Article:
Manchin Bill To Help Opioid Overdose Victims In West Virginia
Washington, DC – Today, U.S. Senator Joe Manchin (D-WV) led a bicameral, bipartisan group of Members of Congress in introducing the Improving Medicaid Programs’ Response to Overdose Victims and Enhancing (IMPROVE) Addiction Care Act to provide greater assistance to individuals who have struggled with opioid misuse and abuse.
The IMPROVE Addiction Care Act would require state Medicaid programs to use jointly-funded drug utilization review programs to increase access to treatment and boost safeguards for those on Medicaid who have experienced a non-fatal, opioid-related overdose. The legislation would close a dangerous information gap that keeps prescribers uninformed about a patient who overdoses.
“Every West Virginian has experienced the impacts of the opioid epidemic on our family, friends, and neighbors. Today I joined my bipartisan, bicameral colleagues in introducing the IMPROVE Addiction Care Act to strengthen Drug Utilization Review programs across the nation to prevent opioid overdoses by helping to better connect Medicaid patients to treatment options. Americans who have overdosed need our help getting back on their feet through treatment programs, and I urge my colleagues on both sides of the aisle and in both chambers to support this commonsense legislation,” said Senator Manchin.
Specifically, the IMPROVE Addiction Care Act requires that states use drug utilization review programs to:
- Alert: Ensure that doctors are aware if their Medicaid-enrolled patient has suffered a previous nonfatal overdose and alert the prescriber when one of their patients suffers a fatal overdose
- Treat: Connect recent opioid overdose survivors who receive Medicaid benefits with treatment opportunities
- Educate: Perform ongoing reviews and offer provider education
In 2018, Congress passed the SUPPORT for Patients and Communities Act resulting in Medicare Part D plan sponsors being notified of individuals with a history of opioid-related overdose—no notification or case management was previously required solely based on previous non-fatal overdose occurrence, despite studies linking previous non-fatal overdoses to subsequent fatal overdoses.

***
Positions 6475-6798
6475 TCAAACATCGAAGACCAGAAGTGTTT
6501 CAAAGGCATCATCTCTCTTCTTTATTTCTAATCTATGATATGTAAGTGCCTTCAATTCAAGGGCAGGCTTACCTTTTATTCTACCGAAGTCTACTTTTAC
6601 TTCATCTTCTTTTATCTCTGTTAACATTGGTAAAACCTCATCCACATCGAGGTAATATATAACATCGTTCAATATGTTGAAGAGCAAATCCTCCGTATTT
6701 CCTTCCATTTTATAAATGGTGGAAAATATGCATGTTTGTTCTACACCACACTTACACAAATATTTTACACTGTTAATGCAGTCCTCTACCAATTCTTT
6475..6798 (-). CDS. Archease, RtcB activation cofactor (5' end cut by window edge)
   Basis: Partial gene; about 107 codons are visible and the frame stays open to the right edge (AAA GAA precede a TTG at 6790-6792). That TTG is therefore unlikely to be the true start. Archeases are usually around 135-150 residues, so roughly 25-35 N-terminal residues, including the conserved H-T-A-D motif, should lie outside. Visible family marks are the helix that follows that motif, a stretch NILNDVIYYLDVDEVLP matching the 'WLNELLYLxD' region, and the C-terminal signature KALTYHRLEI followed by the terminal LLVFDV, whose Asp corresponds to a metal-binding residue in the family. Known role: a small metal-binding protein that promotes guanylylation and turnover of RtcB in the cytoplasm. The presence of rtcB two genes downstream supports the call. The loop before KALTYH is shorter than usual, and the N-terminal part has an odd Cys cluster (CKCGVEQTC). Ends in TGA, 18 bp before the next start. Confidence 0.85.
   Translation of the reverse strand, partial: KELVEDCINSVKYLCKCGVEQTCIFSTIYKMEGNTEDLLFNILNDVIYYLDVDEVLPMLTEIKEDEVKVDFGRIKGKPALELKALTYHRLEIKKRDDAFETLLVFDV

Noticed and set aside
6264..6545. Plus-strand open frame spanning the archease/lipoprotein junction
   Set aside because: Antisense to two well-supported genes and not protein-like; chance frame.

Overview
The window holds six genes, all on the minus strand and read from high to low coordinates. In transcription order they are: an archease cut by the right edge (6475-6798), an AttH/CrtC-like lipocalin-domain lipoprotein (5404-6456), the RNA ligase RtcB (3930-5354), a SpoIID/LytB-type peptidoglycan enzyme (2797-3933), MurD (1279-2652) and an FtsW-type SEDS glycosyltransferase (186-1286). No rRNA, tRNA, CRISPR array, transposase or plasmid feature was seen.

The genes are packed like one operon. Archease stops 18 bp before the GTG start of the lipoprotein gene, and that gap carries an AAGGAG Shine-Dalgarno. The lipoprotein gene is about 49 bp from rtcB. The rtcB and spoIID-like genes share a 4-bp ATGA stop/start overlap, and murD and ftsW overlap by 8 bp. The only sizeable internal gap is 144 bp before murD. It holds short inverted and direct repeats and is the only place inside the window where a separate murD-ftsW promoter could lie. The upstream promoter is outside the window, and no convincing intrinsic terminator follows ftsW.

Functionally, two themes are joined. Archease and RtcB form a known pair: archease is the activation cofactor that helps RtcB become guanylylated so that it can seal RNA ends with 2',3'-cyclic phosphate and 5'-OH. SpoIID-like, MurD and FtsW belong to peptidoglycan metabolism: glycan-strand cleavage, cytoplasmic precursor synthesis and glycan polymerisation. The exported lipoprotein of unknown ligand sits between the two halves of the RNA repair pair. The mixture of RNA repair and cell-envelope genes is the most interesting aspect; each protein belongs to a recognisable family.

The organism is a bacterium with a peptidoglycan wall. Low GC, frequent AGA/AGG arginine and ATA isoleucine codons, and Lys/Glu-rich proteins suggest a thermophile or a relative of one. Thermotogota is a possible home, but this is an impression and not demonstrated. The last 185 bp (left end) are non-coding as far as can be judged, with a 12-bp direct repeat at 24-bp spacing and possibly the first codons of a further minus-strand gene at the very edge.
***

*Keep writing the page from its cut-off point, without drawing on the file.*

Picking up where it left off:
A recent study of 3,606 Medicaid-enrolled adolescents (ages 13-22) who experienced an opioid-related overdose found that only one in 54 received medication-assisted treatment and less than one in three received any treatment whatsoever. Equally concerning, Medicaid beneficiaries often continue receiving legal opioid prescriptions even after suffering a nonfatal, opioid-related overdose. In West Virginia, 91% of drug overdose deaths between 2001-2017 had a documented history of receiving a controlled substance prescription, with 36-49% of those who died having refilled their prescriptions within 30 days. Boston University and Harvard Medical School found that 91% of patients who suffered an opioid-related overdose between 2000 and 2012 received another legal opioid prescription within a year.
One pager on the IMPROVE Addiction Care Act can be found here.
Bill text can be found here.
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